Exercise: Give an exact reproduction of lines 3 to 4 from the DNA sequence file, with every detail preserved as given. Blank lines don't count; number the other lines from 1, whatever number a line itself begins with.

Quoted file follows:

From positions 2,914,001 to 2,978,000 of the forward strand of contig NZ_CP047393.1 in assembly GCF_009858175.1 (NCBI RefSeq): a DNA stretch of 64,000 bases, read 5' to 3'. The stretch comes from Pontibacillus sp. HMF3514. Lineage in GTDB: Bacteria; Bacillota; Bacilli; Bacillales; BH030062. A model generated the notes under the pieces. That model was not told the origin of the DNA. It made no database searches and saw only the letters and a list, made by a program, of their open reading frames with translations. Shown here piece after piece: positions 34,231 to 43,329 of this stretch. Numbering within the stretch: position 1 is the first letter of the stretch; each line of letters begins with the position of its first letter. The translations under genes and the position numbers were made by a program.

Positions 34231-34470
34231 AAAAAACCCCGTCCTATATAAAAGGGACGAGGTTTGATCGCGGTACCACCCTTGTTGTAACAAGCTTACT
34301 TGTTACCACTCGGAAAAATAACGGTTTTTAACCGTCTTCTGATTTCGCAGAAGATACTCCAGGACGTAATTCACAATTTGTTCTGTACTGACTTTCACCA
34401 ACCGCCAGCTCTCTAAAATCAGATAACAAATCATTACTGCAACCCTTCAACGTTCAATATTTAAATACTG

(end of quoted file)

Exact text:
34231 AAAAAACCCCGTCCTATATAAAAGGGACGAGGTTTGATCGCGGTACCACCCTTGTTGTAACAAGCTTACT
34301 TGTTACCACTCGGAAAAATAACGGTTTTTAACCGTCTTCTGATTTCGCAGAAGATACTCCAGGACGTAATTCACAATTTGTTCTGTACTGACTTTCACCA